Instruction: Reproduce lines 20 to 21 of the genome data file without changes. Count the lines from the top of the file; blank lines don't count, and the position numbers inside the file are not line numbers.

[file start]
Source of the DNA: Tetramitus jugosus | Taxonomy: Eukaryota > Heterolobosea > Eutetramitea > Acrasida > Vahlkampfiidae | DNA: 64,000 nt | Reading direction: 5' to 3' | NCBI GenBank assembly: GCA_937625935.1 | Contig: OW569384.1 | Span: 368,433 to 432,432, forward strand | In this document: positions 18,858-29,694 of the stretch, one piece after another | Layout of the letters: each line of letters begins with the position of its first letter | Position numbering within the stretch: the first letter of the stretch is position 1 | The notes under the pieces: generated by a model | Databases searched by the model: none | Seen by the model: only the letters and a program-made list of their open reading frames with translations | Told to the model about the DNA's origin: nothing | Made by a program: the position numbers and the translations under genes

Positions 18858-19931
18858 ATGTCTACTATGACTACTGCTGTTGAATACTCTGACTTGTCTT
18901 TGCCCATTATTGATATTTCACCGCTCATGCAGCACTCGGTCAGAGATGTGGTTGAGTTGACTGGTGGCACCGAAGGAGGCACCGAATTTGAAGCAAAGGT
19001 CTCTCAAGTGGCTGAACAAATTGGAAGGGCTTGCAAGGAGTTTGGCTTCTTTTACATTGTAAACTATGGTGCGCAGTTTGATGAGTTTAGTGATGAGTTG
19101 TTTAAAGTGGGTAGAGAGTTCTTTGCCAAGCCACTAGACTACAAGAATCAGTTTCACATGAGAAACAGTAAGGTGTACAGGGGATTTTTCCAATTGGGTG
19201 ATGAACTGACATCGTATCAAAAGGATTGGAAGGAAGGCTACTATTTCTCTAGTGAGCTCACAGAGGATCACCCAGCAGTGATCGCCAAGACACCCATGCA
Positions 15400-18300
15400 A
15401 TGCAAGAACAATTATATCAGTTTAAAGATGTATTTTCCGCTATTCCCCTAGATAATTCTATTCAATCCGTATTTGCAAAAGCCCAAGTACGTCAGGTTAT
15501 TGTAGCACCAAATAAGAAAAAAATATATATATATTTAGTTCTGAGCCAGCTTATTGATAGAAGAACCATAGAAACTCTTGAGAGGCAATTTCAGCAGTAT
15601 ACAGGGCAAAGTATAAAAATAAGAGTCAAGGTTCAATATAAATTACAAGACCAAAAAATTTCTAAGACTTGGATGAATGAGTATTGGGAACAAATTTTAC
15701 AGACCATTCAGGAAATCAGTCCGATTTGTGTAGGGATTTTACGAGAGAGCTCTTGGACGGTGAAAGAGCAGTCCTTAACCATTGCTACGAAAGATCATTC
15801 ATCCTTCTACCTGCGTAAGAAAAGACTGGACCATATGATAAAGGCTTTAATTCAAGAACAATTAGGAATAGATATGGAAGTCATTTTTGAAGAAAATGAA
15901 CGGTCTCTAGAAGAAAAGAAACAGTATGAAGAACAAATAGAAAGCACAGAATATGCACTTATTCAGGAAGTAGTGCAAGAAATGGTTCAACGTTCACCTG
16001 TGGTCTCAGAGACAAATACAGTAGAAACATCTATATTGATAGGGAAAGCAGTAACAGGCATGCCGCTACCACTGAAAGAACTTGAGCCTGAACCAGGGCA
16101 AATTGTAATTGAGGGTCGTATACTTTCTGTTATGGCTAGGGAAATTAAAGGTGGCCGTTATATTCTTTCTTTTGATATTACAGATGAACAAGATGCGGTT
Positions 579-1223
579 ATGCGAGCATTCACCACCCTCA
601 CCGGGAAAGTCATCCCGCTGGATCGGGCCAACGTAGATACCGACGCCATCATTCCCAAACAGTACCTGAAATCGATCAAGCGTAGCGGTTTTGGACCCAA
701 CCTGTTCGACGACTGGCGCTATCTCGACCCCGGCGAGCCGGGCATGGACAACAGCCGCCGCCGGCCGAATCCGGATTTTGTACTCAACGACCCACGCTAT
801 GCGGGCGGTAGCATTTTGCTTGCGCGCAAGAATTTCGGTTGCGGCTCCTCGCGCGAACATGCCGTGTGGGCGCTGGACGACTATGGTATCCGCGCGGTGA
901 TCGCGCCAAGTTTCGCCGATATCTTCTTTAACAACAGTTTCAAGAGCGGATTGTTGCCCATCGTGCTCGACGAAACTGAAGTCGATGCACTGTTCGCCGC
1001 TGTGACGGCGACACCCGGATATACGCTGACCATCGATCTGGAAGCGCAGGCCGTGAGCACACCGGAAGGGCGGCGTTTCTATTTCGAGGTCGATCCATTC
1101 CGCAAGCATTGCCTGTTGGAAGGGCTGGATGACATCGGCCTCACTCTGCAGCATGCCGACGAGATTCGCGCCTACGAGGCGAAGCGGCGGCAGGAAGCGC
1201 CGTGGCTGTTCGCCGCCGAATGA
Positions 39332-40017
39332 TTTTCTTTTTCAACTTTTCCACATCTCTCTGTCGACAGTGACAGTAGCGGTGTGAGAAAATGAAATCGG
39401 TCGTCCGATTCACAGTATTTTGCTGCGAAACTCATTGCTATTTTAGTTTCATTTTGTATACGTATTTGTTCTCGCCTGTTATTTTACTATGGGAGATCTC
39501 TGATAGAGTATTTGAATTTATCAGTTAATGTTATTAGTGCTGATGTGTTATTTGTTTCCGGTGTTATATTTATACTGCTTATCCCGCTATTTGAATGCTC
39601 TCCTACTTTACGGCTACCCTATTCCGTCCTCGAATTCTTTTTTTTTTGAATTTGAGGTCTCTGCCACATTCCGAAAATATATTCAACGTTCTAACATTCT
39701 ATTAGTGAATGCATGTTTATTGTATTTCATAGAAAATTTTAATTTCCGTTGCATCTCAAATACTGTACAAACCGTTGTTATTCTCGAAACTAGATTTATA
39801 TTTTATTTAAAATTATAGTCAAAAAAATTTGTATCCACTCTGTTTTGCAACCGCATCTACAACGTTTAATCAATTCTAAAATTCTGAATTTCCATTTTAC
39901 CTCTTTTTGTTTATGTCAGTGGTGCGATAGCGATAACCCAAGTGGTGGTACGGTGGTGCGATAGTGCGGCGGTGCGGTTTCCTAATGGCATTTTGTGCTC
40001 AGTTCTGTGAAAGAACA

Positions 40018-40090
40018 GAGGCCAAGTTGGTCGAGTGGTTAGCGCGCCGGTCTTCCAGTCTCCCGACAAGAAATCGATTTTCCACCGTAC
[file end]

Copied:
601 CCGGGAAAGTCATCCCGCTGGATCGGGCCAACGTAGATACCGACGCCATCATTCCCAAACAGTACCTGAAATCGATCAAGCGTAGCGGTTTTGGACCCAA
701 CCTGTTCGACGACTGGCGCTATCTCGACCCCGGCGAGCCGGGCATGGACAACAGCCGCCGCCGGCCGAATCCGGATTTTGTACTCAACGACCCACGCTAT